Perhaps you think your email is legitimate enough that encryption is unwarranted. If you really are a law-abiding citizen with nothing to hide, then why don't you always send your paper mail on postcards? Why not submit to drug testing on demand? Why require a warrant for police searches of your house? Are you trying to hide something? If you hide your mail inside envelopes, does that mean you must be a subversive or a drug dealer, or maybe a paranoid nut? Do law-abiding citizens have any need to encrypt their email?
What if everyone believed that law-abiding citizens should use postcards for their mail? If a nonconformist tried to assert his privacy by using an envelope for his mail, it would draw suspicion. Perhaps the authorities would open his mail to see what he's hiding. Fortunately, we don't live in that kind of world, because everyone protects most of their mail with envelopes. So no one draws suspicion by asserting their privacy with an envelope. There's safety in numbers. Analogously, it would be nice if everyone routinely used encryption for all their email, innocent or not, so that no one drew suspicion by asserting their email privacy with encryption. Think of it as a form of solidarity.
Senate Bill 266, a 1991 omnibus anticrime bill, had an unsettling measure buried in it. If this non-binding resolution had become real law, it would have forced manufacturers of secure communications equipment to insert special "trap doors" in their products, so that the government could read anyone's encrypted messages. It reads, "It is the sense of Congress that providers of electronic communications services and manufacturers of electronic communications service equipment shall ensure that communications systems permit the government to obtain the plain text contents of voice, data, and other communications when appropriately authorized by law." It was this bill that led me to publish PGP electronically for free that year, shortly before the measure was defeated after vigorous protest by civil libertarians and industry groups.
The 1994 Communications Assistance for Law Enforcement Act (CALEA) mandated that phone companies install remote wiretapping ports into their central office digital switches, creating a new technology infrastructure for "point-and-click" wiretapping, so that federal agents no longer have to go out and attach alligator clips to phone lines. Now they will be able to sit in their headquarters in Washington and listen in on your phone calls. Of course, the law still requires a court order for a wiretap. But while technology infrastructures can persist for generations, laws and policies can change overnight. Once a communications infrastructure optimized for surveillance becomes entrenched, a shift in political conditions may lead to abuse of this new-found power. Political conditions may shift with the election of a new government, or perhaps more abruptly from the bombing of a federal building.
A year after the CALEA passed, the FBI disclosed plans to require the phone companies to build into their infrastructure the capacity to simultaneously wiretap 1 percent of all phone calls in all major U.S. cities. This would represent more than a thousandfold increase over previous levels in the number of phones that could be wiretapped. In previous years, there were only about a thousand court-ordered wiretaps in the United States per year, at the federal, state, and local levels combined. It's hard to see how the government could even employ enough judges to sign enough wiretap orders to wiretap 1 percent of all our phone calls, much less hire enough federal agents to sit and listen to all that traffic in real time. The only plausible way of processing that amount of traffic is a massive Orwellian application of automated voice recognition technology to sift through it all, searching for interesting keywords or searching for a particular speaker's voice. If the government doesn't find the target in the first 1 percent sample, the wiretaps can be shifted over to a different 1 percent until the target is found, or until everyone's phone line has been checked for subversive traffic. The FBI said they need this capacity to plan for the future. This plan sparked such outrage that it was defeated in Congress. But the mere fact that the FBI even asked for these broad powers is revealing of their agenda.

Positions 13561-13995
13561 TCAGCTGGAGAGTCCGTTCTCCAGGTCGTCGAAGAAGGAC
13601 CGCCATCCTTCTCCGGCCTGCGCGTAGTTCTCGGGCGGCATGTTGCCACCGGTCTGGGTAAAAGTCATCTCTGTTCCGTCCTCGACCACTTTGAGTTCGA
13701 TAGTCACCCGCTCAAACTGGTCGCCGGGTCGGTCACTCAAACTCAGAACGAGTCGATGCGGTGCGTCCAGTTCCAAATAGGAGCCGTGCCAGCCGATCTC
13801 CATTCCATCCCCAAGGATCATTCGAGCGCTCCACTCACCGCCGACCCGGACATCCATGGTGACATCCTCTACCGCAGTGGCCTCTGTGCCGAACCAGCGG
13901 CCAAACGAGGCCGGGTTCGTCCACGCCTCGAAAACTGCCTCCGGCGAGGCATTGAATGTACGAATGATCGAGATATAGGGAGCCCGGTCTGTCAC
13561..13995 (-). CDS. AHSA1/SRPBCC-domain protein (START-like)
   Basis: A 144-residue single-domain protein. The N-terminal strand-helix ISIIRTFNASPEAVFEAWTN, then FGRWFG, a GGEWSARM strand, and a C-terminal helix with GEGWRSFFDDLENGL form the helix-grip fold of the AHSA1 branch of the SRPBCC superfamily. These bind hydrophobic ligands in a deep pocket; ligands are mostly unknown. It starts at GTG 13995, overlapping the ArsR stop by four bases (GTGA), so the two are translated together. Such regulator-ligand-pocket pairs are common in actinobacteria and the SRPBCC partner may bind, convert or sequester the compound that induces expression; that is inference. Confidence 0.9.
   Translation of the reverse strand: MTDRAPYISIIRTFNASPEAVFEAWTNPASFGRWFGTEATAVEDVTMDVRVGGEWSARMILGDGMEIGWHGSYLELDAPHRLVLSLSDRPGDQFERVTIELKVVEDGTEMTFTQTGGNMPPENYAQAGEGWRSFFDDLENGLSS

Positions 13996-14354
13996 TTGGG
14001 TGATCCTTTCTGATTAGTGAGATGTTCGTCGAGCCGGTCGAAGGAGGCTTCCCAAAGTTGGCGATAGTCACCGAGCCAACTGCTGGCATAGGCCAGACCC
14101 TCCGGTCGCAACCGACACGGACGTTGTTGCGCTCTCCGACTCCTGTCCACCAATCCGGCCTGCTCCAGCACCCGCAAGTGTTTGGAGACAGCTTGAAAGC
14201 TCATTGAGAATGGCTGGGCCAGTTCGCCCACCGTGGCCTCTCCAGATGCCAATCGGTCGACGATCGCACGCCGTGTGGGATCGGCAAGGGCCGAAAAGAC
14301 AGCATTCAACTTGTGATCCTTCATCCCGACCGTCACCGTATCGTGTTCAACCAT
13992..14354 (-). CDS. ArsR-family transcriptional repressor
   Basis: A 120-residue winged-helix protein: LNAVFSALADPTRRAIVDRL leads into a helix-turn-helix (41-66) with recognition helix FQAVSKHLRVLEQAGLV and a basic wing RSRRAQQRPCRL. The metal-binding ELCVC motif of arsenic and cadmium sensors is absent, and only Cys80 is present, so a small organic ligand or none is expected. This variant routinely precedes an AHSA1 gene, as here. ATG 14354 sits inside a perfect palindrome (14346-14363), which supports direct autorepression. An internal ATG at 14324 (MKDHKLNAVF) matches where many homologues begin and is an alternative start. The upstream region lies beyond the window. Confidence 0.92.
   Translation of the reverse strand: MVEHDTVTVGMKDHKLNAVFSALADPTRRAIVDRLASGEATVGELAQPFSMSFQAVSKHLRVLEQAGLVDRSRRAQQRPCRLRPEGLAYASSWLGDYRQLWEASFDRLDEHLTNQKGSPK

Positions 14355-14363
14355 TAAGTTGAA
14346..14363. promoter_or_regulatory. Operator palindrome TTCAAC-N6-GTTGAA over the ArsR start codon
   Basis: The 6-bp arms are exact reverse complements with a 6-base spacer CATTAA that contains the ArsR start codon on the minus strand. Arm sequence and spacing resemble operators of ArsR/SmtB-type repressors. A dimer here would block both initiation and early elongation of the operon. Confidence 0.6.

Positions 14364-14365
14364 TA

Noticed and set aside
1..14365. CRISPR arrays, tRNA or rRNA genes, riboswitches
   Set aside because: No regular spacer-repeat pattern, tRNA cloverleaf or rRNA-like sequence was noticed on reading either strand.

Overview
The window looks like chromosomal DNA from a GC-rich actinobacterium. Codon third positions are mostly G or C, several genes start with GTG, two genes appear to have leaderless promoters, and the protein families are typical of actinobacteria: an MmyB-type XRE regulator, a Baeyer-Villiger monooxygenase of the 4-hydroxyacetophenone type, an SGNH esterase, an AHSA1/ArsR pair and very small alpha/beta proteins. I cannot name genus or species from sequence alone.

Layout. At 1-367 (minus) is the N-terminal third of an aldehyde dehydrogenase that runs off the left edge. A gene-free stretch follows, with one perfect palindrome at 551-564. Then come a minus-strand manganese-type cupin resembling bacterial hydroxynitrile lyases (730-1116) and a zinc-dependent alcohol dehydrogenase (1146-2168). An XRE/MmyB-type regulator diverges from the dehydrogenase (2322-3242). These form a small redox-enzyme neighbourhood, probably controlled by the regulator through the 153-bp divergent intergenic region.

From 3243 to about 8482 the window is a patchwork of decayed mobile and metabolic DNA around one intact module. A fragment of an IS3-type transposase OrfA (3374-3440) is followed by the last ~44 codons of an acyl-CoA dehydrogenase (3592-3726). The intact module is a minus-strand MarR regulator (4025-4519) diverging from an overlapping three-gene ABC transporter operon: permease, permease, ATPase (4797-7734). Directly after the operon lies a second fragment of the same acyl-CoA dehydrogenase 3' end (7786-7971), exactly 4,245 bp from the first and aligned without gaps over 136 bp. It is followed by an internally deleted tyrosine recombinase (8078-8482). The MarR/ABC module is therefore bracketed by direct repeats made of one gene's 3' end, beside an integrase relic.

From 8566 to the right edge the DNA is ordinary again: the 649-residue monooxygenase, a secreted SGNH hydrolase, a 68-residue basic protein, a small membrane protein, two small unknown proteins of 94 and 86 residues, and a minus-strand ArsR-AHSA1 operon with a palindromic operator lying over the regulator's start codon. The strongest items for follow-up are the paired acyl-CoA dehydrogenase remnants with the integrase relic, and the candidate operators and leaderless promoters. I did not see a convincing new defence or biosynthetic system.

Advances in technology will not permit the maintenance of the status quo, as far as privacy is concerned. The status quo is unstable. If we do nothing, new technologies will give the government new automatic surveillance capabilities that Stalin could never have dreamed of. The only way to hold the line on privacy in the information age is strong cryptography.
You don't have to distrust the government to want to use cryptography. Your business can be wiretapped by business rivals, organized crime, or foreign governments. Several foreign governments, for example, admit to using their signals intelligence against companies from other countries to give their own corporations a competitive edge. Ironically, the United States government's restrictions on cryptography in the 1990's have weakened U.S. corporate defenses against foreign intelligence and organized crime.